At the time transportation wasn’t as dynamic as it is today, but there were plenty of opportunities to develop my career. Sometimes it included dives into the deep end without knowing how to swim, but they’ve all been very useful experiences. As a civil servant in Finland, I was encouraged and supported professionally and given lots of space to grow.
Now transport is a fast developing, high-tech industry. It’s very innovative and becoming much more user-centric. Business models are changing, as is behaviour, economics and allocation of public funding. For me, it was about being in the right place at the right time. I have been very lucky to combine something that I’m really passionate about and also to make it my profession.
Would you encourage other women to work in the sector?
Based on my own experience, I’d encourage people to consider working in the sector as we’re all consumers in mobility. We’re essentially designing better services for ourselves. You can have a positive impact on the quality of your own life and how society is working. For me, being a woman in the industry, which is quite male-dominated, hasn’t been an issue at all. In fact, at ERTICO we have a balanced representation of genders and that speaks volumes. It’s a great time for women to be involved in transport and the new-found dynamism in the sector makes it even more interesting.
Who in the industry inspires you?
I’ve been really lucky to work with many professional, inspiring ladies. In Finland the transport minister for the past 15 years has been female; many have been brave and great visionaries. In my current role, the director of our department Johanna Tzanidaki is also an amazing leader. I’m grateful that I’ve been able to experience working with such inspiring ladies.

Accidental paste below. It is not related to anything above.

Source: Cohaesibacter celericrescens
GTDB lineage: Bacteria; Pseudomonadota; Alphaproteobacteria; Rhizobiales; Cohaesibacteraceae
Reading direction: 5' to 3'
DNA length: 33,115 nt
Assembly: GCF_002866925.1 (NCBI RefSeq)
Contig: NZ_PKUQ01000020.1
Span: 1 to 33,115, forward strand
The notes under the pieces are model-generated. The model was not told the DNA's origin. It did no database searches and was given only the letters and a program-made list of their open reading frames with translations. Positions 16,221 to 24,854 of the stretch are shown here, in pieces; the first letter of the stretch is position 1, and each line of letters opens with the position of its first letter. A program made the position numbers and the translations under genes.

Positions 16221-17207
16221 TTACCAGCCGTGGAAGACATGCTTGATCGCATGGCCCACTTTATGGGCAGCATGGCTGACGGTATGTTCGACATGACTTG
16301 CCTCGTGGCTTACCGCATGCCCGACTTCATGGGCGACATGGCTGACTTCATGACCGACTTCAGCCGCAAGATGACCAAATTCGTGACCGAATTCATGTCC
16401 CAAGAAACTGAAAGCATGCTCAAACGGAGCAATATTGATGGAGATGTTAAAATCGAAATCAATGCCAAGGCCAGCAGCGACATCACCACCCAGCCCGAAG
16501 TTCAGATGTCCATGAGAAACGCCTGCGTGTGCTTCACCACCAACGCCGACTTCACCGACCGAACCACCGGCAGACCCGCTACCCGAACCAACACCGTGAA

About Piia Karjalainen
Piia has more than 15 years’ experience in the transport industry including Finland’s Ministry of Transport and Communications and as a policy advisor to the European Parliament. A post-graduate of economics, she first worked for the Finnish Road Administration and fell in love with the sector.
Originally from Finland, Piia has spent the past five years in Brussels and now devotes her time to ERTICO – ITS Europe where she is responsible for Urban Mobility and coordinating activities of the MaaS Alliance. Dedicated to promoting mobility as a service, Piia enjoys working with organisations from all areas of the transport industry.
Away from her busy role as senior manager, she loves adventurous travel. Yoga and friends are the elements creating balance in her life. Given most of her friends also work in transport in various roles, having a good discussion about the future of mobility often takes place over a delicious meal.